In Syria, an orphan is a child under the age of 18 who has lost his or her father or both parents. When that happens, a relative or someone in the community applies to be a sponsor. If accepted, government or private charities provide the sponsor with a monthly stipend of SP20,000 (approximately $106) to cover the child’s living expenses.

The Homs Office for the Protection of Orphans, a non-partisan, local humanitarian organization that monitors the treatment of orphans in Syria’s largest province, began earlier this year to look at the number of unsponsored orphans in the province. While the province-wide count is ongoing, the office announced the presence of 95 unsponsored orphans in the district of Waer in Homs city, the last holdout neighborhood that agreed to a truce with the regime two months ago.

But what happens if no one steps up to sponsor a child? “There is no one to pay for their expenses,” Abu Jamal, the director of the Homs Office for the Protection of Orphans, tells Syria Direct’s Shereen a-Nassar.

Q: How many unsponsored orphans are there in the province of Homs?

It is difficult to do a precise count because of the displacement of residents, both the internally displaced within Syria as well as refugees in neighboring countries.

At the beginning of this year, a two-person committee was formed that conducted the count, but only in Waer. The result was 95 unsponsored orphans, which is a large figure relative to the population of the neighborhood, and the number continues to rise.

Q: Why are there so many unsponsored orphans in Waer?

Some of the associations have moved away from the real goal of charity work, because they are interested in their bottom line, so they keep their numbers low. For example, they take in two orphans even though they could take twice as many.

There are associations that take the assistance that comes into the neighborhood and give it to families outside of the neighborhood. I want to make an important point here. We do not know if the families taking the aid are registered in their own areas, but we have families here in the neighborhood that are suffering from severe poverty, so it is not logical to take the aid out of the neighborhood.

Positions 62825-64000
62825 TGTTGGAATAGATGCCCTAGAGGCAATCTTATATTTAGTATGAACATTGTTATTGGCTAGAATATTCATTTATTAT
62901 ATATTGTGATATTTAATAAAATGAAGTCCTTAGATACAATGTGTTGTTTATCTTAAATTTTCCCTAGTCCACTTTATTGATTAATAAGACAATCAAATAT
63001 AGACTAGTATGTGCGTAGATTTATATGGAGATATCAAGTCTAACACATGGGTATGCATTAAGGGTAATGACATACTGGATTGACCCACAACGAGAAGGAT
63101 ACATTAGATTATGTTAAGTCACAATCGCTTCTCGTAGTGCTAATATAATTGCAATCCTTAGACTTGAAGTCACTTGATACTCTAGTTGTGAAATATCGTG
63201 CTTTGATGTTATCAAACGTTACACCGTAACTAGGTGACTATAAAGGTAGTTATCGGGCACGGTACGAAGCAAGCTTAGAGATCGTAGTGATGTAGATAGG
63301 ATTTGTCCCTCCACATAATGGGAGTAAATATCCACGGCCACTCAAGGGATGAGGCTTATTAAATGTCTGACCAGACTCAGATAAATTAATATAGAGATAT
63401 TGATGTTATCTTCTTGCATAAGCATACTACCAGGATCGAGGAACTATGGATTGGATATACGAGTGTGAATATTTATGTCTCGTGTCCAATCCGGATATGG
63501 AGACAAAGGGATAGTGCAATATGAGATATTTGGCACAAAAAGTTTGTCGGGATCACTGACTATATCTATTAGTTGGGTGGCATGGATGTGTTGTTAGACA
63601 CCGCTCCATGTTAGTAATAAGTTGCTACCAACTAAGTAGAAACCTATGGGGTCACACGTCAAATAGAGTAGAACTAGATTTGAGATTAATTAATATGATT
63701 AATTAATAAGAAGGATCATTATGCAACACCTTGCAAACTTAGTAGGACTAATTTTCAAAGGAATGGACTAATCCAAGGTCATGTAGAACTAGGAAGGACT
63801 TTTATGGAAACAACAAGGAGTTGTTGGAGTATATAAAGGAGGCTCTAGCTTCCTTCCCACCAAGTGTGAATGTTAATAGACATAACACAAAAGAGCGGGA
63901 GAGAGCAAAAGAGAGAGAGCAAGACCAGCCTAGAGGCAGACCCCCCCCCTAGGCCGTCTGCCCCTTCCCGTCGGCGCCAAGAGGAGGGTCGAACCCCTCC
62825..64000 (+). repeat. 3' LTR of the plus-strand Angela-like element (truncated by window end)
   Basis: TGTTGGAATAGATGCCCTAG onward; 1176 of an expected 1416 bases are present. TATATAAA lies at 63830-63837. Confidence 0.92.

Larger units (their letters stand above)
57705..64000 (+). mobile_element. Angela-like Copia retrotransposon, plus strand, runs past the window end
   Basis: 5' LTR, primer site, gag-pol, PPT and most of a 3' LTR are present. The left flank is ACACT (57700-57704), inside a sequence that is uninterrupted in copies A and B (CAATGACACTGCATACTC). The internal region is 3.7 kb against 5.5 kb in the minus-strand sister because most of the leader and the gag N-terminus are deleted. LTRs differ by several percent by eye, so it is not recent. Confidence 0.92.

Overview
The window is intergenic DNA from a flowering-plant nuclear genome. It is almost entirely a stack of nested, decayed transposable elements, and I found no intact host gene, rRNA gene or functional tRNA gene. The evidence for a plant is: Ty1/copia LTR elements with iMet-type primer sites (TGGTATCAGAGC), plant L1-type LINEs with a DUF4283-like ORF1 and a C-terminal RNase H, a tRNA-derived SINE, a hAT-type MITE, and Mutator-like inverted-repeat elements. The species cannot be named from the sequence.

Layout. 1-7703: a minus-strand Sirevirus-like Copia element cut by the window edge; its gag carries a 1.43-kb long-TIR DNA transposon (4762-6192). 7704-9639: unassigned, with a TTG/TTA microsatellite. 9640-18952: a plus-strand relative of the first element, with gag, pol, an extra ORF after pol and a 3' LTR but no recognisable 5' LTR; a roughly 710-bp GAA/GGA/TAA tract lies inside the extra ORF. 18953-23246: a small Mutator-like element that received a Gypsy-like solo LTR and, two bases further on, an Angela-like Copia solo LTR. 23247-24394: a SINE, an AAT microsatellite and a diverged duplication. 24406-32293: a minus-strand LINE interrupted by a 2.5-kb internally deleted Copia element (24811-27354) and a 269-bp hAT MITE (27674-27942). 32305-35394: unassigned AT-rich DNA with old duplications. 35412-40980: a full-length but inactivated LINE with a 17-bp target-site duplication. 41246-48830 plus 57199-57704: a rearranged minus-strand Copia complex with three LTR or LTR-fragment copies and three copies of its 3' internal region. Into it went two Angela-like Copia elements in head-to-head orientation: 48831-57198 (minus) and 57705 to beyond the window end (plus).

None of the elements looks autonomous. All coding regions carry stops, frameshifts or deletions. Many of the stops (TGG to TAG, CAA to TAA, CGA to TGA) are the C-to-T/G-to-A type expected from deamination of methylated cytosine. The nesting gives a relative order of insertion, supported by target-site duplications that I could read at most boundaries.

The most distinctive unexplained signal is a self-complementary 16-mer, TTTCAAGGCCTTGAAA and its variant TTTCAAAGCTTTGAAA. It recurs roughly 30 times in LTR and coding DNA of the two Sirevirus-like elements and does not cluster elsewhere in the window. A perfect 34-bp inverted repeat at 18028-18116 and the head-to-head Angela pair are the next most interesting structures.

Q: Do potential sponsors of an orphan face barriers when trying to take one in?

Yes, there are barriers, for example, it is required to present a death certificate(s) [from the regime] of the parent(s) of the orphan, which costs $100 each. Many people do not have that. The applicant must also deal with questions, such as, “How did the orphan’s father die? Which rebel faction did he belong to? Which terrorist organization did he work with?” in order to release the death certificate. Most people are neutral and do not belong to any faction.

It is important to note that the Homs Office for the Protection of Orphans does not have any relations with any political, partisan, or sectarian bodies. Our work is purely humanitarian.

Q: What happens to unsponsored orphans?

There is no one to pay for their expenses. When an orphan whose sponsorship has ended comes to us and wants to register, I feel hopeless and powerless.

Q: What have you been able to do?

We are working to create a law whereby orphans would have equal rights and there would be no difference between one orphan or another, regardless of sponsorship, in order to avoid all types of discrimination.

We are also working on creating a regulatory body in order to curb the arbitrary acts that go against the mission of charity work, as I mentioned before.